Diabetes: A Global Perspective
Over the years, Meredith A. Hawkins, M.D., professor of medicine (endocrinology) and director of Einstein's Global Diabetes Initiative (GDI), has met countless people with diabetes, each with a tale to tell. One especially heartrending story involves Isaac, an orphaned Ugandan teen with diabetes who sells his insulin to buy food for his grandmother. Regular hospitalizations are a way of life.
Isaac exemplifies the dire situation confronting more than 200 million people with diabetes who live in impoverished countries where proper care is hard to find. But Dr. Hawkins is undaunted. For the last decade, she has been crisscrossing the globe, laying the groundwork for grassroots campaigns to improve diabetes training and treatment in Africa, and beyond.
The hub of Dr. Hawkins' overseas efforts is Christian Medical College (CMC) in Vellore, India. This outstanding institution has provided comprehensive diabetes training to 120 hospitals around India, serving thousands of patients who would not otherwise have access to the specialized diabetes care they need.
The GDI lends its treatment expertise to this collaborative effort aimed at preventing and treating malnutrition-modulated diabetes— the mysterious form of diabetes that affects Isaac and many other impoverished children in sub- Saharan Africa and Asia.
Sharing the Knowledge
Physicians from dozens of nations have requested the GDI's help with training. "We're now working with CMC to export these clinical training programs to neighboring countries, starting with Nepal and Bangladesh," reports Dr. Hawkins, attending physician in the department of medicine (endocrinology) at Montefiore, the University Hospital and academic medical center for Einstein. One continent over, in Uganda, "our goal is to develop a formal training program in endocrinology with Makerere University in Kampala," she says. "Currently, doctors have to leave the country for advanced training in diabetes, and many don't come back."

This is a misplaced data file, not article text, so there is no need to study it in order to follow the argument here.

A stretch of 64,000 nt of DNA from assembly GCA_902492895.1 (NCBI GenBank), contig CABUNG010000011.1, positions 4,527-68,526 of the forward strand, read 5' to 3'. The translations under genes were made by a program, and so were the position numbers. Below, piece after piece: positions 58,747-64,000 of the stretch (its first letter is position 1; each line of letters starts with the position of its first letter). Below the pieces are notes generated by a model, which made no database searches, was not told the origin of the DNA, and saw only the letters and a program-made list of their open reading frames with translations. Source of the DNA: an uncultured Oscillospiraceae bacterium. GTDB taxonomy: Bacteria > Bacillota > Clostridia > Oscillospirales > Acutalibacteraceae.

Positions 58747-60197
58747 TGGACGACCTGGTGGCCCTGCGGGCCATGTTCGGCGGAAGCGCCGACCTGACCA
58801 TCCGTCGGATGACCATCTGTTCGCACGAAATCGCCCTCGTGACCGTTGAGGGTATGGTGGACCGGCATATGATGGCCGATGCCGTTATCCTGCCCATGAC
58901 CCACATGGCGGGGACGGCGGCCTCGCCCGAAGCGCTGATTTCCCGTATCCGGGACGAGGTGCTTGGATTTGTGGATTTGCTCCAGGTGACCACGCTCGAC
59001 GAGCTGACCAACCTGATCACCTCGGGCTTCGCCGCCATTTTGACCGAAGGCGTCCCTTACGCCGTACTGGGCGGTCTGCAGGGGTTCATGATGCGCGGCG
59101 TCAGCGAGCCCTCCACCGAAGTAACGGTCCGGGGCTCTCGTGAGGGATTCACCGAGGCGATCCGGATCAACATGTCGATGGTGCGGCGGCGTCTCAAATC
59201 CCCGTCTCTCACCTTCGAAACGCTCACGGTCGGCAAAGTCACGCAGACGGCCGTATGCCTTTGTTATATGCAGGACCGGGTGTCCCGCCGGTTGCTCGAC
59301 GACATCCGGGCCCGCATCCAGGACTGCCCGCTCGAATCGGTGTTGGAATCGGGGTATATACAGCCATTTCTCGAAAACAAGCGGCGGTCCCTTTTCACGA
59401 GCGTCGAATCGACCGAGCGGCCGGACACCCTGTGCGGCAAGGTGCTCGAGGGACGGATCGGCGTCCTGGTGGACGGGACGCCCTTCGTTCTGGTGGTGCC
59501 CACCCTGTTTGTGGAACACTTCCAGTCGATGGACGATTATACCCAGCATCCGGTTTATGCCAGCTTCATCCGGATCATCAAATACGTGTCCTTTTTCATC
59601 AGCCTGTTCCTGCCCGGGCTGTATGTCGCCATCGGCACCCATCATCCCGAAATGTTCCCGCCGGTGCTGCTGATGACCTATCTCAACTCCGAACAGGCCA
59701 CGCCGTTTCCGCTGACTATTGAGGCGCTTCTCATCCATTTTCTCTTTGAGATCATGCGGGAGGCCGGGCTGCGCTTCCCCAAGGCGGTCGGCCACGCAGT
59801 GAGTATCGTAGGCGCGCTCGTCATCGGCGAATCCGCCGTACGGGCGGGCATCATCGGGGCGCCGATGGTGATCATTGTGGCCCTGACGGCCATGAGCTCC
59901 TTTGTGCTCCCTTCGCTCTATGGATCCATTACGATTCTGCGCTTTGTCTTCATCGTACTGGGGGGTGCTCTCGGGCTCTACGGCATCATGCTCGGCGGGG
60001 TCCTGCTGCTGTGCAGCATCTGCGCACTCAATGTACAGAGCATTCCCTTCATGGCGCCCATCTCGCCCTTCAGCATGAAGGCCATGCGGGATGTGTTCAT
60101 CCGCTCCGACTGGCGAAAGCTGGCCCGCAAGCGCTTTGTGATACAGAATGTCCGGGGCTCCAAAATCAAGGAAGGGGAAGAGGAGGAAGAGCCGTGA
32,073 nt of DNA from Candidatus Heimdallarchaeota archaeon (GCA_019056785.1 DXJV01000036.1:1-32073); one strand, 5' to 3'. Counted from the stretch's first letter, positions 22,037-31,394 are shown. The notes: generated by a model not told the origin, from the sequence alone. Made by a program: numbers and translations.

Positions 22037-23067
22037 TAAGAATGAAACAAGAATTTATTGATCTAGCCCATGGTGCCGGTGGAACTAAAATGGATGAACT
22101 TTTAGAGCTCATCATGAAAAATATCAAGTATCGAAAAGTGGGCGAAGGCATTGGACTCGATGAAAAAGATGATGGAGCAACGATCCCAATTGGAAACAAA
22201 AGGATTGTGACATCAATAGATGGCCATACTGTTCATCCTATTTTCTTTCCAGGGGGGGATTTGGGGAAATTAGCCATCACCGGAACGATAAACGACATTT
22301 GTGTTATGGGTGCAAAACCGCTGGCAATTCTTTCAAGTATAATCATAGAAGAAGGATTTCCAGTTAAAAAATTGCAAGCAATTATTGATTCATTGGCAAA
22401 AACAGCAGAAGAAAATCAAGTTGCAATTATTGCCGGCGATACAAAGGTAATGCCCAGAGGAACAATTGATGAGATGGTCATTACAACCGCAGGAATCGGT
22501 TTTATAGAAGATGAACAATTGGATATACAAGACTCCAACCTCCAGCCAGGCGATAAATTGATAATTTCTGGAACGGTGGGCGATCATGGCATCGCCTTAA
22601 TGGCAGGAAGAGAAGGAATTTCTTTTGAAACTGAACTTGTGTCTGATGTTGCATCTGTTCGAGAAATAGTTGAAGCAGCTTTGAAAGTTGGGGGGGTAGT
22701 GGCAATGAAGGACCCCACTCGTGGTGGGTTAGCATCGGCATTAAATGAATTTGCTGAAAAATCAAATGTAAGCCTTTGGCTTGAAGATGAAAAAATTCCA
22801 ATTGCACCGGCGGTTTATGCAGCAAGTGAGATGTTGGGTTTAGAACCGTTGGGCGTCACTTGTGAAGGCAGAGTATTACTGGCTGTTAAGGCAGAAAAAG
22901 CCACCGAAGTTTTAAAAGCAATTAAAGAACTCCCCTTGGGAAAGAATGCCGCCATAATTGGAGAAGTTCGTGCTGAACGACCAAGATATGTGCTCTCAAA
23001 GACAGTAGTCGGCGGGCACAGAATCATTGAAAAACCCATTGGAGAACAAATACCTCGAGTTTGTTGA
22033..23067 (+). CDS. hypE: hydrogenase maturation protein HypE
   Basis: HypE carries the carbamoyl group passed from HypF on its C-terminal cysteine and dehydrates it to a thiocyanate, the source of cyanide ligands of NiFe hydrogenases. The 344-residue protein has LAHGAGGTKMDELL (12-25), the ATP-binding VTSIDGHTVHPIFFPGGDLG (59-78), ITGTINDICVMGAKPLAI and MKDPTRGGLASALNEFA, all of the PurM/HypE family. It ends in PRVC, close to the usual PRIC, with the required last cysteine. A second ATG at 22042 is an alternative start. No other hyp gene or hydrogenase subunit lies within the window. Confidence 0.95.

Last fall, the GDI team located a very ill Isaac in a rural village and transferred him to a hospital, where he was visited by GDI member Elizabeth A. Walker, Ph.D., R.N., professor of medicine (endocrinology) and of epidemiology & population health. She found that Isaac was suffering from a litany of health problems, from anemia to high blood sugar. "For now," she noted in a blog on Einstein's website, "we're trying to do as much as we can for Isaac and the kind staff caring for him, trusting that, in the process, we will learn more about sustaining the precarious lives of children with diabetes." (Dr. Walker's blog is at www.einstein.yu.edu/special-programs/diabetes/.)
After the newsletter went to press, Dr. Hawkins learned that Isaac — the Ugandan boy featured in our cover story — has died. Children with malnutrition-modulated diabetes in sub-Saharan Africa usually live no more than a year after diagnosis. But thanks to care from a dedicated nurse, Isaac lived for five years — reason to be optimistic that, with further research, this type of diabetes can be treated or even prevented.
Contributions to benefit kids with malnutrition-modulated diabetes can be sent to the Einstein Diabetes Research Center, 1300 Morris Park Avenue Bronx, NY 10461.